Rainfall is clearly the key variable when monitoring crop production, but what are the ramifications of the warming atmosphere? Even a slight increase in temperatures during the growing season is cause for careful monitoring. More and more I am seeing reports when ‘near normal’ rainfall is equated to ‘all is well,’ yet there is a fundamental flaw in this thinking.
The evaporative demand for water – meaning the atmosphere’s ‘thirst’ - is a way of explaining and quantifying the substantial difference between a calm, humid, warm day and a windy, dry, warm day. Human senses perceive this quite clearly: above about 70% humidity, we feel the mugginess and the simple chore of drying clothes on the line outside, well, the clothes can take all day to dry. Contrast this to a day with the same temperature, low humidity, an even a slight breeze. Not only does it feel comfortable but our clothes will dry in a couple hours. That’s evaporative demand working for you.
The “thirst of the atmosphere,” is calculated by an equation that combines the daily temperatures with humidity, wind, and solar radiation (or as climate scientists say, the FAO-56 Penman-Monteith formulation). This calculated drying power of the atmosphere (its thirst) is physically an estimate of the amount of water that would evaporate from the soil and be transpired by plants if the soil were well watered. We call this reference evapotranspiration (Eto) or potential evapotranspiration (PET).
PET provides a highly interpretable quantification of the ambient stress on plants – on the crop. PET is calculated utilizing the variables measured at a meteorological station: daily minimum and maximum temperature and humidity, wind speed/run, solar radiation. The result of the calculation is expressed in millimeters per day – mm. Rainfall is also measured in mm and so this then provides a mechanism to dive deep into drought stress and the impact on yield.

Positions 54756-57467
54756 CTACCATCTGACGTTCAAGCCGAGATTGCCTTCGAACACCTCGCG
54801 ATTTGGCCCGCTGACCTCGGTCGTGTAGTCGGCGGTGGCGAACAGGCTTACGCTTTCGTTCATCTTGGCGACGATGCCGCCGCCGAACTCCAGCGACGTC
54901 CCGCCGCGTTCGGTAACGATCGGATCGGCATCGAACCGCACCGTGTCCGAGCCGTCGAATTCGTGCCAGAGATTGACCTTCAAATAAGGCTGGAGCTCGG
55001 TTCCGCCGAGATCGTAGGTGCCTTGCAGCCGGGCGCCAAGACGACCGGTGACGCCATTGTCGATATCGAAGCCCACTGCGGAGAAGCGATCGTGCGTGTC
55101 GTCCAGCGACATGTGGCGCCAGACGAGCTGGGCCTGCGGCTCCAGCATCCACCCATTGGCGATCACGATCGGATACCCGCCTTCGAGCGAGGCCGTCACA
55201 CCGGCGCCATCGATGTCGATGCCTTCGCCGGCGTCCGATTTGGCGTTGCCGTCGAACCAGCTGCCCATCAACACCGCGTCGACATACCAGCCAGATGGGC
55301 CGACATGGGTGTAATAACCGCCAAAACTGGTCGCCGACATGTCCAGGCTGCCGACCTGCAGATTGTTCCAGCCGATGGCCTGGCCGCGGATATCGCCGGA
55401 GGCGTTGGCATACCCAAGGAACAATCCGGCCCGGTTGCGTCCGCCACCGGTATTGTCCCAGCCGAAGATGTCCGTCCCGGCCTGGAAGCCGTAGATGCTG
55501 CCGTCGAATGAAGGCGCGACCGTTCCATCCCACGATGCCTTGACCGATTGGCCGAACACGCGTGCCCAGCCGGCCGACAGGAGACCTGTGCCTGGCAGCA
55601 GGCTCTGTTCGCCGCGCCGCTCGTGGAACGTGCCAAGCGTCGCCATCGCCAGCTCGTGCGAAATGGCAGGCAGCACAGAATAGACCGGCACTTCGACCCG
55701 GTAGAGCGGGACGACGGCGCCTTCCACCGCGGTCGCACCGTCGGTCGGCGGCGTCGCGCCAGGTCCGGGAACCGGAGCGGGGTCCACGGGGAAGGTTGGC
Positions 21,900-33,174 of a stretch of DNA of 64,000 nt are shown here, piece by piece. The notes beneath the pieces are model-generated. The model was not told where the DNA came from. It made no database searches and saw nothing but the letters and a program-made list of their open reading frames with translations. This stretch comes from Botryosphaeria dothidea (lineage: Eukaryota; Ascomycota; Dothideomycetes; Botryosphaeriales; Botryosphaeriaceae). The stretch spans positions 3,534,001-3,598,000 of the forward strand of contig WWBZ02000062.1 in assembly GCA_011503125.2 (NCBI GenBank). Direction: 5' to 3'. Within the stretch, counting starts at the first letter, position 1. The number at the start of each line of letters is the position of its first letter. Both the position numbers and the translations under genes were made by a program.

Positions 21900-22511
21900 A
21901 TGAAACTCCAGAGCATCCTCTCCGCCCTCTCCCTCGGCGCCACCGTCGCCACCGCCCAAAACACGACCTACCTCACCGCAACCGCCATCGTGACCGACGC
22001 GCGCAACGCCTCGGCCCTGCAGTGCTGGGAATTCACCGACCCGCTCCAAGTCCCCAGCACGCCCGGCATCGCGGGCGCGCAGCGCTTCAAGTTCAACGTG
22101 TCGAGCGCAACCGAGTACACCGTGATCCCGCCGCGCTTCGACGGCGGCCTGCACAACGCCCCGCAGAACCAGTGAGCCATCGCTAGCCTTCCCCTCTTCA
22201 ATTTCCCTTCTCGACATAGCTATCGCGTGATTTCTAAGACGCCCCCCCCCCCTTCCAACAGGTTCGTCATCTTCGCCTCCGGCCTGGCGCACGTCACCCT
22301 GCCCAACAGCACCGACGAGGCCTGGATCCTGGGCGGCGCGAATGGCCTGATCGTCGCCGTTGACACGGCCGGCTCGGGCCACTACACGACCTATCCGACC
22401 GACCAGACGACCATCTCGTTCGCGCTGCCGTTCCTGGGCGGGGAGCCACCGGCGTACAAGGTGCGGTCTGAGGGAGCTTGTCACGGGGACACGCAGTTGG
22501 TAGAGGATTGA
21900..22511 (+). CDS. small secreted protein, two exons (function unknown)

An elegant and simple index – the ratio of P (Precipitation) to PET, provides a highly interpretable first indication of plant health: is it water stressed or not? Obviously if the ratio is 1.0 then P is equal to PET and if the temperatures are also suitable for the plant, then all is likely fine. Even in the absence of integrating and tracking soil moisture, the ratio of P/PET relates total rainfall over any time period (often 7 or more days – rolling forward 1 day at a time, for example) with a measure of environment demand. If this ratio is lower than 1.0, irrespective of the amount of P, the plants will start to struggle to meet their water requirement. As this ratio drops, for example a P/PET ratio over 30 days of 0.50, the interpretation can be made that any crop experiencing this deficit of precipitation relative to the ambient thirst of the environment will be under significant stress.
We are now observing many manifestations of our warmer atmosphere on a regular basis. Not only is the variability significantly increased, but extreme events are occurring with increasing frequency. Monitoring production areas has become much more important as ‘flash droughts’ or ‘pocket droughts’ can emerge over even a few weeks and these can have a significant impact on yield.
As to the drying power of the environment. Here in semi-arid Colorado we can put our jeans out on the line to dry at dawn and they will be dry by morning coffee break. In muggy humid parts of the world (think Washington DC or NYC on a muggy July day!), at the same air temperature, well, your jeans may take multiple days to dry. At the same time, a vegetable garden in Colorado during a typical July needs water nearly every day or every other, preferably soaker hose or drip irrigation since ‘through the air’ sprinklers literally lose valuable water to the atmosphere. At 90F and 22% humidity, the plants are pumping water as fast as they can – and sometimes they cannot keep up, the leaves droop and yield is compromised.